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Korean J Intern Med. 2018 Sep;33(5):922-932. doi: 10.3904/kjim.2016.368. Epub 2017 Nov 7.

Early experience and favorable clinical outcomes of everolimus-eluting bioresorbable scaffolds for coronary artery disease in Korea.

Author information

1
Department of Cardiology, Asan Medical Center, University of Ulsan College of Medicine, Seoul, Korea.

Abstract

BACKGROUND/AIMS:

Compared with metallic drug-eluting stents (DES), bioresorbable vascular scaffolds (BVS) may further improve long-term outcomes of percutaneous coronary intervention (PCI) in patients with coronary artery disease. We report our early experience with BVS in Korea.

METHODS:

We evaluated 105 consecutive patients with BVS implanted at Asan Medical Center, Korea between October 21, 2015 and June 3, 2016. Angiographic results, and in-hospital and 6-month clinical outcomes were assessed.

RESULTS:

A total of 134 BVS were implanted to treat 115 lesions. The mean age was 62 ± 10.5 years; 85 patients (81%) were males, 26 patients (25%) were presented with acute coronary syndrome. Among 115 lesions treated with BVS, 76 (66.1%) were B2/C type, 27 (23.5%) were bifurcation lesions, and four (3.5%) were chronic total occlusion. Pre-dilation and post-dilation using high-pressure non-compliant balloon was performed in 104 lesions (90.4%) and 113 lesions (98.2%), respectively. During the procedure, intravascular imaging was used for all patients (100%; intravascular ultrasound 89 and optical coherence tomography 40 patients). Device success rate was 100%. In-segment and in-scaffold acute again were 1.1 ± 0.6 and 1.3 ± 0.5 mm, respectively. Periprocedural myocardial infraction occurred in four patients (3.8%). No deaths, stent thrombosis, or urgent revascularizations occurred either during hospitalization or the follow-up period.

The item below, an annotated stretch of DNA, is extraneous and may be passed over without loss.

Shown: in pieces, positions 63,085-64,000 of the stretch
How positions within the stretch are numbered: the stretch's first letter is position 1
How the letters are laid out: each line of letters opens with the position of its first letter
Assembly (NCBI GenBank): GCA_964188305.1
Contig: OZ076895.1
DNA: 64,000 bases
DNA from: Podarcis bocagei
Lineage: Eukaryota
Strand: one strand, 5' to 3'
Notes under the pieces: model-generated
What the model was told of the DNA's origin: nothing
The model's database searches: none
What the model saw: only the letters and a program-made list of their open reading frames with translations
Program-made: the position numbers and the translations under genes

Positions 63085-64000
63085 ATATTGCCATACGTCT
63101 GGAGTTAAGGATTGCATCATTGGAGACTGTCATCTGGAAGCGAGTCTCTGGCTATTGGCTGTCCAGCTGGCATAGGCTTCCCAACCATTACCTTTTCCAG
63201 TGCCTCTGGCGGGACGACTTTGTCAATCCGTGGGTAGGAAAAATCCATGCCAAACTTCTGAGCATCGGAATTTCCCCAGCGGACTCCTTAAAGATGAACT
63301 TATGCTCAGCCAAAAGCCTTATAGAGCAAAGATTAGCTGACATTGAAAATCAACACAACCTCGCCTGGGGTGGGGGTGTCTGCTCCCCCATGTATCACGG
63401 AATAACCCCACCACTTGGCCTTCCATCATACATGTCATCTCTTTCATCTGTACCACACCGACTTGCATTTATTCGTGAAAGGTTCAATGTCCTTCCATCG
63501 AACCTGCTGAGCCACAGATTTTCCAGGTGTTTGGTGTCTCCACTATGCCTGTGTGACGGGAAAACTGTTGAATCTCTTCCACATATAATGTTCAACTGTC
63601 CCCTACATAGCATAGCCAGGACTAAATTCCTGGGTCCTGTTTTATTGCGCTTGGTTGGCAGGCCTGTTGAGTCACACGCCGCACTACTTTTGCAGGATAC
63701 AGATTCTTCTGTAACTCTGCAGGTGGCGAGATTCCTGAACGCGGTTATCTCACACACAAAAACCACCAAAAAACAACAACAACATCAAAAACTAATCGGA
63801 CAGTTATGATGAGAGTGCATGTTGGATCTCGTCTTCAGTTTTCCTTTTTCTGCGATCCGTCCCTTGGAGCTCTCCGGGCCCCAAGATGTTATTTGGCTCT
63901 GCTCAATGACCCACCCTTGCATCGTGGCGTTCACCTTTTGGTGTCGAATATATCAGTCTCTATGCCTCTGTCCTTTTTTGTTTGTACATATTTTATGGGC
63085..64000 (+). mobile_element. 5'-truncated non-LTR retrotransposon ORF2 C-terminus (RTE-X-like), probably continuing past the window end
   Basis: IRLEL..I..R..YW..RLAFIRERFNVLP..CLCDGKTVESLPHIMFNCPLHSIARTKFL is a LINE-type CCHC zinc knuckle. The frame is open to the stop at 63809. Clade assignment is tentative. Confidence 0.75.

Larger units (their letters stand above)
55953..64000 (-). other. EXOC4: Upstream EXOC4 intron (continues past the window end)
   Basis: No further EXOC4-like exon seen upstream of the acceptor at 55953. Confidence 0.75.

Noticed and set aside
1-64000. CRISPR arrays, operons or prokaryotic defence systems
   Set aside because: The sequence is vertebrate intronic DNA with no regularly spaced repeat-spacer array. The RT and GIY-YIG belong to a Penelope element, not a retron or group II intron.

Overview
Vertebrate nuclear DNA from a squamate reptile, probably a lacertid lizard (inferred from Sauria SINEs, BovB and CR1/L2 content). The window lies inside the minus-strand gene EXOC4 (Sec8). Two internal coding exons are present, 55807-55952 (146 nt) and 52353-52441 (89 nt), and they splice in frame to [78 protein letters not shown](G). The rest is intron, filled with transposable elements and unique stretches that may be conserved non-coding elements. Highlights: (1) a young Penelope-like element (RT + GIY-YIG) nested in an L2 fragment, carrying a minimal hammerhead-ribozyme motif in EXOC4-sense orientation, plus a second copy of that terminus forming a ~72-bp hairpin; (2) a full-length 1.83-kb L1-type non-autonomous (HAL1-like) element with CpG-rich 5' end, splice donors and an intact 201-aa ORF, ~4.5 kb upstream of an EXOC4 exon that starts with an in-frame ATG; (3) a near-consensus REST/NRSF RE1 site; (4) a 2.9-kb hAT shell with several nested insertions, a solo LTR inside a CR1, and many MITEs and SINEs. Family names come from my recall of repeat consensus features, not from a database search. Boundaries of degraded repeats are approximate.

CONCLUSION:

In this single-center experience, implantation of BVS with intravascular imaging support was feasible and early clinical outcomes were excellent. Evaluation of long-term efficacy and safety of BVS and its feasibility in clinical use for a broader range of lesions is warranted.

KEYWORDS:

Absorbable implants; Bioresorbable vascular scaffolds; Percutaneous coronary intervention

PMID:
29108400
PMCID:
PMC6129626
DOI:
10.3904/kjim.2016.368
[Indexed for MEDLINE]
Free PMC Article

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